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What Is The Role Of Women In Herodotus

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In Ancient Greece, women had little to no freedom in their lives. For instance, they had no role in politics, leaving that completely to men, were expected to stay indoors for the majority of their lives doing household work because they were under the control of a male relative, usually being their father or husband, and they were not allowed to study medicine. These standards were set by great writers such as Aristotle who wrote of women being inferior to men. He believed women were more emotional, which is why they would be useless in politics, and they were more deceptive and mischievous. Because only men were doctors, many women were dying during childbirth due to the fact that they felt uncomfortable about having a man handle their pregnancy.…show more content…
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Aristotle describes the subordination of women to men, speaking of how women must be controlled by men. Later on in his book he mentions how the control of men was in their command and in women their obedience. These concepts were adapted into the lifestyle of Athenian lifestyle, increasingly discriminating women in many ways. They had no role in politics; they were simply supposed to be an object to be seen and not heard. This sort of idea is further exemplified in The Histories by Herodotus. This is a primary text source. The historian Herodotus has many examples of how women were treated in society, published around 440 B.C.E. One story regarding Candaules and his vision of his wife as an object is a prominent case of how women were regarded as property:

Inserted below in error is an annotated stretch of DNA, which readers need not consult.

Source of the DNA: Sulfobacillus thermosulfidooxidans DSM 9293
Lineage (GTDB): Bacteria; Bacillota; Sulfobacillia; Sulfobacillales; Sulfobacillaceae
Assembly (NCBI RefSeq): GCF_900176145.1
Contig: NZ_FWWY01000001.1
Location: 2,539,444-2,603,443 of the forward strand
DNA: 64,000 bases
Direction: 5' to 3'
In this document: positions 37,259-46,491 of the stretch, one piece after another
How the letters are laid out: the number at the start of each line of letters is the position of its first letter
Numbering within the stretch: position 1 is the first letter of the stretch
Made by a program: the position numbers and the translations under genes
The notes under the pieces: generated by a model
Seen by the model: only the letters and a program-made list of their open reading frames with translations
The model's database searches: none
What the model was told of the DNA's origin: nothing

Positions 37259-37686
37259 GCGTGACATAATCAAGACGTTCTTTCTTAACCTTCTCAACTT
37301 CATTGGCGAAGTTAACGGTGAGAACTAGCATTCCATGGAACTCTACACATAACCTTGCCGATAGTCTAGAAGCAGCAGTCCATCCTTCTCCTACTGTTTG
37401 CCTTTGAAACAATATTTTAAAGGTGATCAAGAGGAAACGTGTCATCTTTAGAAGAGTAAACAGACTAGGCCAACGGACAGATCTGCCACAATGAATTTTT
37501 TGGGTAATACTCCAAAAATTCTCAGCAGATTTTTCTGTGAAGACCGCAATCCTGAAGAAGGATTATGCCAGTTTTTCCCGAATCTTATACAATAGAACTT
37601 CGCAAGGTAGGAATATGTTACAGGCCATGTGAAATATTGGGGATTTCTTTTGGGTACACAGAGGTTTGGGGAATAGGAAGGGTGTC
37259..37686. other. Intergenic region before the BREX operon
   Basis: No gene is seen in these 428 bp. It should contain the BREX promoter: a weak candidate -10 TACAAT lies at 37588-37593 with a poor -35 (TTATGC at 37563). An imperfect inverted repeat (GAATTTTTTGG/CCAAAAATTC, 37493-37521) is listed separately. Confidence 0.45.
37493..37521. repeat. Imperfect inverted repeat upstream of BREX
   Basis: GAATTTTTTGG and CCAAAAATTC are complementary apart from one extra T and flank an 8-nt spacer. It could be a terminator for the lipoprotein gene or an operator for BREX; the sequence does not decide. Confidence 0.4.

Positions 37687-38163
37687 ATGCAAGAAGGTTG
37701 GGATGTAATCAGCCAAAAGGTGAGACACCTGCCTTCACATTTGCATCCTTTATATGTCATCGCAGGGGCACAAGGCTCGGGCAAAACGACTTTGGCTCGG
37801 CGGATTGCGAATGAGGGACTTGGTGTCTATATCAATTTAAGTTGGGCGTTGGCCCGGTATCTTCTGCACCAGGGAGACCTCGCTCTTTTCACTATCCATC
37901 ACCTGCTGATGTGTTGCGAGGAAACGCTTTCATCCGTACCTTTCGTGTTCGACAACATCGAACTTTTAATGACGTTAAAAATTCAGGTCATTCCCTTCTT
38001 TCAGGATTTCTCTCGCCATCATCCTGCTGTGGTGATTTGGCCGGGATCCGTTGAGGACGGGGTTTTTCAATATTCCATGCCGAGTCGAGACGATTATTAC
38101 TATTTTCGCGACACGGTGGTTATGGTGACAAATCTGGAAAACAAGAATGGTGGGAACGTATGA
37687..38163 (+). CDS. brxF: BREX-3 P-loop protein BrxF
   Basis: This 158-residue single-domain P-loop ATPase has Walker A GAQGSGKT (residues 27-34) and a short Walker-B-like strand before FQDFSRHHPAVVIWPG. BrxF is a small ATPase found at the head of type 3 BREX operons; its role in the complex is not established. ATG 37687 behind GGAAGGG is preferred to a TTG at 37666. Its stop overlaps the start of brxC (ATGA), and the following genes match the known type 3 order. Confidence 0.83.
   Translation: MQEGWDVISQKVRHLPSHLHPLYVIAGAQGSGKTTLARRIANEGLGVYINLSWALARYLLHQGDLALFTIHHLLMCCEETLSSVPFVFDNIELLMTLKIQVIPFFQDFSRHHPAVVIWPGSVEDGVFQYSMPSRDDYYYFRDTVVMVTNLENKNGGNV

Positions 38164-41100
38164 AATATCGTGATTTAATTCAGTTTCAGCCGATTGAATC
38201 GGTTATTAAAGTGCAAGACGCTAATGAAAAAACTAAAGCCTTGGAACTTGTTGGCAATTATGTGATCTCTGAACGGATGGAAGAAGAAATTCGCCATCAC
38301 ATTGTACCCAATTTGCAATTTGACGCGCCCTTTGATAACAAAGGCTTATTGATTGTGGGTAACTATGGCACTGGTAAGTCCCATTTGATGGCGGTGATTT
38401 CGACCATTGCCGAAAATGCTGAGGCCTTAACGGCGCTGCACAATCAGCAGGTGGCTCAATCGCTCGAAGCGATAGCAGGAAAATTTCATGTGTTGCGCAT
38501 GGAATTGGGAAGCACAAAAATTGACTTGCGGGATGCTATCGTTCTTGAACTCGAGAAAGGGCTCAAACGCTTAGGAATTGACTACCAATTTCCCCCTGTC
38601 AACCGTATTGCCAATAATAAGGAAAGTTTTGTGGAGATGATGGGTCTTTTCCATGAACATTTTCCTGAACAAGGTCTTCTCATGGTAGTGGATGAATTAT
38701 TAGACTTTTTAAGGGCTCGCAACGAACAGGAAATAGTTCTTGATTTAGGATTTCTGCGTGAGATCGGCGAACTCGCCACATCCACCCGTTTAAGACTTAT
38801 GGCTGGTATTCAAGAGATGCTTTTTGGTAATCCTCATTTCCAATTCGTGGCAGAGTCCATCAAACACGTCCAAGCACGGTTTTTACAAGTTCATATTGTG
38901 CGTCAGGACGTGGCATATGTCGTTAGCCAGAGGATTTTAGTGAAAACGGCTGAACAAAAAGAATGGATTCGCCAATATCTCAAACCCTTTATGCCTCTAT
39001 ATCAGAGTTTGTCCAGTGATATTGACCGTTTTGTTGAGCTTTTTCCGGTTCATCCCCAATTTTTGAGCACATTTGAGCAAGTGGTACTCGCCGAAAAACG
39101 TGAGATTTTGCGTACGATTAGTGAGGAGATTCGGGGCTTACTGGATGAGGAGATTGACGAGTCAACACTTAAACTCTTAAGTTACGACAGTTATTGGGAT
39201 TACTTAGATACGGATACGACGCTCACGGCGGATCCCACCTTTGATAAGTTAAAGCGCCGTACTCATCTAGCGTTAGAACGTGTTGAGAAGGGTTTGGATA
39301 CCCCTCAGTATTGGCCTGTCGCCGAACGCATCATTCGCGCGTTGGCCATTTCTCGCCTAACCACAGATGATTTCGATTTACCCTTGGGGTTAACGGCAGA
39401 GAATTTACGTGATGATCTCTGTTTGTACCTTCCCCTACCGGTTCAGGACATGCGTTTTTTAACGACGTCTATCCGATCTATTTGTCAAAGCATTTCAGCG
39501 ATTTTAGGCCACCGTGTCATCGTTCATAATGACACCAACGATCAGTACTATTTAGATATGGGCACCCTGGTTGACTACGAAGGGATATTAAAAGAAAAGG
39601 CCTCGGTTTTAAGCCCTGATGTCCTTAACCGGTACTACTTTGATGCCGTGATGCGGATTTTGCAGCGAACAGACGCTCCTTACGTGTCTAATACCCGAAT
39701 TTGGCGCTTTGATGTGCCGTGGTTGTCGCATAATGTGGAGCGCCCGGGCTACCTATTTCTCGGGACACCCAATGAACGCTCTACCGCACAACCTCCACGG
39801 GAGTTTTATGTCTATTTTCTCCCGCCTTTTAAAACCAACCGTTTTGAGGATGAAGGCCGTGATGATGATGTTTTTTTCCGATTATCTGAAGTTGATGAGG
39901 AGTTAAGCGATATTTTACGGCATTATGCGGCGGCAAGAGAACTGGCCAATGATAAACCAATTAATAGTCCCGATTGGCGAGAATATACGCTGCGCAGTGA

“Now it happened that this Candaules was in love with his own wife; and
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This fancy had strange consequences. There was in his bodyguard a man whom he specially favoured, Gyges, the son of Dascylus. All affairs of greatest moment were entrusted by Candaules to this person, and to him he was wont to extol the surpassing beauty of his wife” (The Histories, book 1)
Here, Herodotus accounts the story of Candaules’s fond passion for his wife’s beauty, thinking her the “fairest women in the whole world” and he wants to show off his wife to his trusted bodyguard. Herodotus explains how Candaules has respect for the beauty of his wife, but does not respect any of her wishes or desires upon showing herself to a stranger bodyguard. Slowly, however, gender roles began to change. In Ancient Greece, a woman named Agnodice stood for what she believed in – equal opportunity for men and women in the field of medicine. Author Nancy Swanson mentioned the story of Agnodice in her secondary novel, written in 2004 regarding women scientists:
Agnodice, born around 300 B.C.E, dressed as a man in order to attend a medical school in Alexandria. She returned to Athens and, still under the guise of masculinity, began practicing medicine […] Because of
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